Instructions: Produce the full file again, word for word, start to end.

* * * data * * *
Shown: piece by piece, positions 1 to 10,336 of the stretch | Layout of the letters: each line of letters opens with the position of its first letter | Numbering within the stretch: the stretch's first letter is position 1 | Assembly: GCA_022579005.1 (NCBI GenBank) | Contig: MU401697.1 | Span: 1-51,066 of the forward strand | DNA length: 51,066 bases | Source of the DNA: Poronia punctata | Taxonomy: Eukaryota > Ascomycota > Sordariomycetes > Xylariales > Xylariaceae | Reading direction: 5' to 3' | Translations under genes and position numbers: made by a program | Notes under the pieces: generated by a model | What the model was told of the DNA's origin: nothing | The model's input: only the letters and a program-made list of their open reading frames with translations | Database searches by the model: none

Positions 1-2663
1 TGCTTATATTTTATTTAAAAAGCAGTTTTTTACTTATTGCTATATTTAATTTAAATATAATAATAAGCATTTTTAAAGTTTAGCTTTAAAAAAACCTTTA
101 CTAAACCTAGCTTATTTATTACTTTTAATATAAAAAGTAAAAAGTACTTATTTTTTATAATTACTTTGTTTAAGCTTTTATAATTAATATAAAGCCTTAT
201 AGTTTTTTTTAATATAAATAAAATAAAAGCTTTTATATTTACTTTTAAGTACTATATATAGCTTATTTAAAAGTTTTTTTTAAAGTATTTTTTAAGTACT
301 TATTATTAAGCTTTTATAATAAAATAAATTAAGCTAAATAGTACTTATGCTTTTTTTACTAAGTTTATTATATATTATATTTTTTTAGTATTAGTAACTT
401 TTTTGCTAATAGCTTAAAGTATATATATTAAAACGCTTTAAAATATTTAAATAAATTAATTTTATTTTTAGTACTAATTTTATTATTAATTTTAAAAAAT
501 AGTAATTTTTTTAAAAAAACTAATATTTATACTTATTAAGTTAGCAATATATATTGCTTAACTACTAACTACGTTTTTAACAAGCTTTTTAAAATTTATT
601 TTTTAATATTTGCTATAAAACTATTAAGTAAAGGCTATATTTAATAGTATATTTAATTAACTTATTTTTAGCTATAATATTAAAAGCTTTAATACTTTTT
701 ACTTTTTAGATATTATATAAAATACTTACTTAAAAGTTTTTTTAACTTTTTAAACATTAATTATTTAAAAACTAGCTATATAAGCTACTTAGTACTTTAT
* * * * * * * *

Shown: piece by piece, positions 1 to 10,336 of the stretch | Layout of the letters: each line of letters opens with the position of its first letter | Numbering within the stretch: the stretch's first letter is position 1 | Assembly: GCA_022579005.1 (NCBI GenBank) | Contig: MU401697.1 | Span: 1-51,066 of the forward strand | DNA length: 51,066 bases | Source of the DNA: Poronia punctata | Taxonomy: Eukaryota > Ascomycota > Sordariomycetes > Xylariales > Xylariaceae | Reading direction: 5' to 3' | Translations under genes and position numbers: made by a program | Notes under the pieces: generated by a model | What the model was told of the DNA's origin: nothing | The model's input: only the letters and a program-made list of their open reading frames with translations | Database searches by the model: none

Positions 1-2663
1 TGCTTATATTTTATTTAAAAAGCAGTTTTTTACTTATTGCTATATTTAATTTAAATATAATAATAAGCATTTTTAAAGTTTAGCTTTAAAAAAACCTTTA
101 CTAAACCTAGCTTATTTATTACTTTTAATATAAAAAGTAAAAAGTACTTATTTTTTATAATTACTTTGTTTAAGCTTTTATAATTAATATAAAGCCTTAT
201 AGTTTTTTTTAATATAAATAAAATAAAAGCTTTTATATTTACTTTTAAGTACTATATATAGCTTATTTAAAAGTTTTTTTTAAAGTATTTTTTAAGTACT
301 TATTATTAAGCTTTTATAATAAAATAAATTAAGCTAAATAGTACTTATGCTTTTTTTACTAAGTTTATTATATATTATATTTTTTTAGTATTAGTAACTT
401 TTTTGCTAATAGCTTAAAGTATATATATTAAAACGCTTTAAAATATTTAAATAAATTAATTTTATTTTTAGTACTAATTTTATTATTAATTTTAAAAAAT
501 AGTAATTTTTTTAAAAAAACTAATATTTATACTTATTAAGTTAGCAATATATATTGCTTAACTACTAACTACGTTTTTAACAAGCTTTTTAAAATTTATT
601 TTTTAATATTTGCTATAAAACTATTAAGTAAAGGCTATATTTAATAGTATATTTAATTAACTTATTTTTAGCTATAATATTAAAAGCTTTAATACTTTTT
701 ACTTTTTAGATATTATATAAAATACTTACTTAAAAGTTTTTTTAACTTTTTAAACATTAATTATTTAAAAACTAGCTATATAAGCTACTTAGTACTTTAT